Put simply; people are just not rushing out to upgrade as often as they used to. Most phones from the last 24 months are still plenty powerful enough and can do what people need. Put simply, there hasn’t been any killer reasons for people to plunk down an ever-increasing amount of money to upgrade their phones.

Given these trends, Apple’s overpriced 2018 iPhone range seems bizarre. While Apple fanboys defended the 2018 range by talking up the super-fast A12 Bionic CPU under its hood, mainstream consumers simply didn’t care. Most baulked at steep prices and complained loudly that the new iPhones offered little that was either innovative or compelling enough to warrant parting with such a sizeable amount of cash.

Adding to this was a mounting undercurrent of the amount of negative publicity sullying the usually positive media portrayal of Apple. Battery throttling was perhaps the most visible: Apple was found to have been slowing phones with older batteries. Cynics argued that Apple was doing this to push people into buying new iPhones. Apple said they were doing it to prolong the lifespan of ageing batteries. Before that, there was also Apple’s decision to remove the 3.5mm headphone socket and Phil Schiller’s much derided presentation that called the move “brave”.

Further adding to Apple’s Woes is their latest iPhone OS upgrade. iOS 12 saw older iPhones running better than they did with iOS 11. If a three-year-old iPhone 6S with a fresh battery could run smoothly with IOS12, then why upgrade? Coupled with the sky-high prices of Apple’s 2018 iPhone range, many saw upgrading to the newer and faster version of iOS and the small one-off cost for a new battery as being a far more compelling option.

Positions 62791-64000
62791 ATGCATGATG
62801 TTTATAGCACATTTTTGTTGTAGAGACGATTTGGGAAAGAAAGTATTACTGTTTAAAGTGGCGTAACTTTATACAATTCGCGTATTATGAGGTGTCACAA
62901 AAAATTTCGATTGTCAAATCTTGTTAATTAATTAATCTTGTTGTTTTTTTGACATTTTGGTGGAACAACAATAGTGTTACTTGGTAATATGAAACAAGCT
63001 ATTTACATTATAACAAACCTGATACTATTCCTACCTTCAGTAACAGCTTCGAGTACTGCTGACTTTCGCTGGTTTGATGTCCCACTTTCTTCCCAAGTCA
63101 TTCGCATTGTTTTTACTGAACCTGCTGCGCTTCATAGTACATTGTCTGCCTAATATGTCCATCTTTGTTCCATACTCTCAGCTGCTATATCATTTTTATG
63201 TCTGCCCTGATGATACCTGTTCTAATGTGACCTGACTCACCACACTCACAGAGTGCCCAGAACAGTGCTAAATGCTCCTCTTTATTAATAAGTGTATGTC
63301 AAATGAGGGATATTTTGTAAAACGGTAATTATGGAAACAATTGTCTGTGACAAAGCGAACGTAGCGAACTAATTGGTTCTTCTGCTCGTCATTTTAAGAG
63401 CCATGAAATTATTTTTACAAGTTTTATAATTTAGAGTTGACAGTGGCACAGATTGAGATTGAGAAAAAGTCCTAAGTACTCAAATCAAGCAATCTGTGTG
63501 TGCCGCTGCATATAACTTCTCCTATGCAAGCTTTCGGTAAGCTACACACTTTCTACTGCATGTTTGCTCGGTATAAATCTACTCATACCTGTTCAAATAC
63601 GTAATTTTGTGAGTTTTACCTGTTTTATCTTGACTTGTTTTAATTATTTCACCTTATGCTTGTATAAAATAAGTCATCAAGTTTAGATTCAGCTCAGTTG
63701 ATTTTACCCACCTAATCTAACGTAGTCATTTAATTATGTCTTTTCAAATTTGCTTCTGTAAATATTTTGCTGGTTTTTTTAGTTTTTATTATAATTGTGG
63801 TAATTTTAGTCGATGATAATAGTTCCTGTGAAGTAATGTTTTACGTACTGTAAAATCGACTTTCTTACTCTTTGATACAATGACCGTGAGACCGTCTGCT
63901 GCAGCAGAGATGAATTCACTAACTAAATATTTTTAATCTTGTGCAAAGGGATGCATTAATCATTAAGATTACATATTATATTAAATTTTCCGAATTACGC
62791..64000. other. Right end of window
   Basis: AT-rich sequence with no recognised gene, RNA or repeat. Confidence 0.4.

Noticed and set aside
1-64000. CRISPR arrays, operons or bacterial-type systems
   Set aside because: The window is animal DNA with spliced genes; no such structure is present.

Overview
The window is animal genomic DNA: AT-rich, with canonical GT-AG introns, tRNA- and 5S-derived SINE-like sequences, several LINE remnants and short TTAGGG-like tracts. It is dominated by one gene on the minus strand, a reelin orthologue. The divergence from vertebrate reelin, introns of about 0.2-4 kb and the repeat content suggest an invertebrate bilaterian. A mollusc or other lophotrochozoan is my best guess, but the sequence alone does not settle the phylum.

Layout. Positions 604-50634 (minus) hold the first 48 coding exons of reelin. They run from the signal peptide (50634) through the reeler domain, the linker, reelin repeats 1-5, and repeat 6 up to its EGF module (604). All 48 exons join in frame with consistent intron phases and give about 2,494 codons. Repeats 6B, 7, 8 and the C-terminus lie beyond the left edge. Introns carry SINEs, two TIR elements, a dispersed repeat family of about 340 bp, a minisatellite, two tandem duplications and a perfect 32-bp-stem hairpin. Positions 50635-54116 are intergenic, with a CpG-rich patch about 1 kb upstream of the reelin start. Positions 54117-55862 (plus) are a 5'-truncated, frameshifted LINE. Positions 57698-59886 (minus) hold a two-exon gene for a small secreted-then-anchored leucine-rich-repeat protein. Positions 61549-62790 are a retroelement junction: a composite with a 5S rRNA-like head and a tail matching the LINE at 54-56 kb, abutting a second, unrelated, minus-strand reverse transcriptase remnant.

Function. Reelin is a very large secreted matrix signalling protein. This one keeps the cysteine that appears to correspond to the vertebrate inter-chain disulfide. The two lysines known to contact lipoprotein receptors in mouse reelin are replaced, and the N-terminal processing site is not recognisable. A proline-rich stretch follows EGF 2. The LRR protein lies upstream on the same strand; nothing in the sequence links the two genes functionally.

So how can Apple fix this? The news isn’t all bad. Apple still has vast cash reserves to draw on, and they still employ a lot of design talent.

That said, turning around slowing iPhone sales will be vital for Apple’s longer-term viability given how much of their revenues come from iPhone sales. In the fourth quarter of 2018, Apple generated 59.12 per cent of its revenue from iPhone sales. Having over half your eggs in a shrinking basket isn’t a good long-term survival strategy unless Apple can hit the market with something that is incredibly compelling. The trouble is, Android seems to be where all the innovation is happening.

Must-have features such as edgeless OLED displays, under-screen fingerprint sensors, dual, triple or even quintuple rear cameras and foldable displays are either already available or looming large on the horizon in the Android camp. Apple needs to match and surpass these if they are to continue to remain relevant and command a premium price. Expecting once-loyal customers to keep paying ever increasing amounts for features that were big news a year ago on Android phones simply won’t cut it.